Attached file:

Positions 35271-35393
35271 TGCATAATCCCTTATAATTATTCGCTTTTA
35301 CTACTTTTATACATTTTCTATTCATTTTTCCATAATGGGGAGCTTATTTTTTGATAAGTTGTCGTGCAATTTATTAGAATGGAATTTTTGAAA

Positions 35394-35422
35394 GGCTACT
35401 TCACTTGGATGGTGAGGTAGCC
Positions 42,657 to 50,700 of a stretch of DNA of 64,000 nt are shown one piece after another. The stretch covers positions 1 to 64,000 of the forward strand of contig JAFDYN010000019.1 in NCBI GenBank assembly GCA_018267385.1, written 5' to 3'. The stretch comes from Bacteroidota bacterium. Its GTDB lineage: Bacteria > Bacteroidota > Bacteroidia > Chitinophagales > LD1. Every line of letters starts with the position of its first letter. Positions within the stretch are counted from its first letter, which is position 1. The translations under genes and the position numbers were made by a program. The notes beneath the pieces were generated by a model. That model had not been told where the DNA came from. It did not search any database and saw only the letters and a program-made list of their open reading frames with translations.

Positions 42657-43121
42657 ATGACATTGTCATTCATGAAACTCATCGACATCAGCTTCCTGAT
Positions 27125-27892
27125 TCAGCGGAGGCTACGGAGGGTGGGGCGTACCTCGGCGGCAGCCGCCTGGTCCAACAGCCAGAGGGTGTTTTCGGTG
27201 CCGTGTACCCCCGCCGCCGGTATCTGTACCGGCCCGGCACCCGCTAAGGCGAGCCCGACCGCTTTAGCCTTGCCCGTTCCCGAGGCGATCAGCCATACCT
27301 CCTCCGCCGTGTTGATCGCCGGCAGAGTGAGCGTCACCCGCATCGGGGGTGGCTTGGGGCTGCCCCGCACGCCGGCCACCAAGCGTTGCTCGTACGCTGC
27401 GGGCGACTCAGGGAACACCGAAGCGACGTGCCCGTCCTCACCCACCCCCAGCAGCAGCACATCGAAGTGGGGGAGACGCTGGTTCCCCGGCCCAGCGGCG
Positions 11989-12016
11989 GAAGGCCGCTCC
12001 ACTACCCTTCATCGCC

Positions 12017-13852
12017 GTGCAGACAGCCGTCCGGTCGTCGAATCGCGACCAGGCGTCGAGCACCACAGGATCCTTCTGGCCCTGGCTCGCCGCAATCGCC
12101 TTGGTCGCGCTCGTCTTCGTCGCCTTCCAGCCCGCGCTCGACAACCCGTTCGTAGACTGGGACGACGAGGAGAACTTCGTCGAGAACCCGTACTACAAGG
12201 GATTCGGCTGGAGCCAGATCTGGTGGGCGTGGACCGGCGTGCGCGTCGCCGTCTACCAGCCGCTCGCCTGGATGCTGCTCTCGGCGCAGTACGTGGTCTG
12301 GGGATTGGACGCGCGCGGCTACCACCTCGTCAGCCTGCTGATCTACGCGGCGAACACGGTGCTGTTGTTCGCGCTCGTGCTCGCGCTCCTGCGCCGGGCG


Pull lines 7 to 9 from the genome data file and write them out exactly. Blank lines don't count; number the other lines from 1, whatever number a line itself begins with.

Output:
Positions 42,657 to 50,700 of a stretch of DNA of 64,000 nt are shown one piece after another. The stretch covers positions 1 to 64,000 of the forward strand of contig JAFDYN010000019.1 in NCBI GenBank assembly GCA_018267385.1, written 5' to 3'. The stretch comes from Bacteroidota bacterium. Its GTDB lineage: Bacteria > Bacteroidota > Bacteroidia > Chitinophagales > LD1. Every line of letters starts with the position of its first letter. Positions within the stretch are counted from its first letter, which is position 1. The translations under genes and the position numbers were made by a program. The notes beneath the pieces were generated by a model. That model had not been told where the DNA came from. It did not search any database and saw only the letters and a program-made list of their open reading frames with translations.

Positions 42657-43121
42657 ATGACATTGTCATTCATGAAACTCATCGACATCAGCTTCCTGAT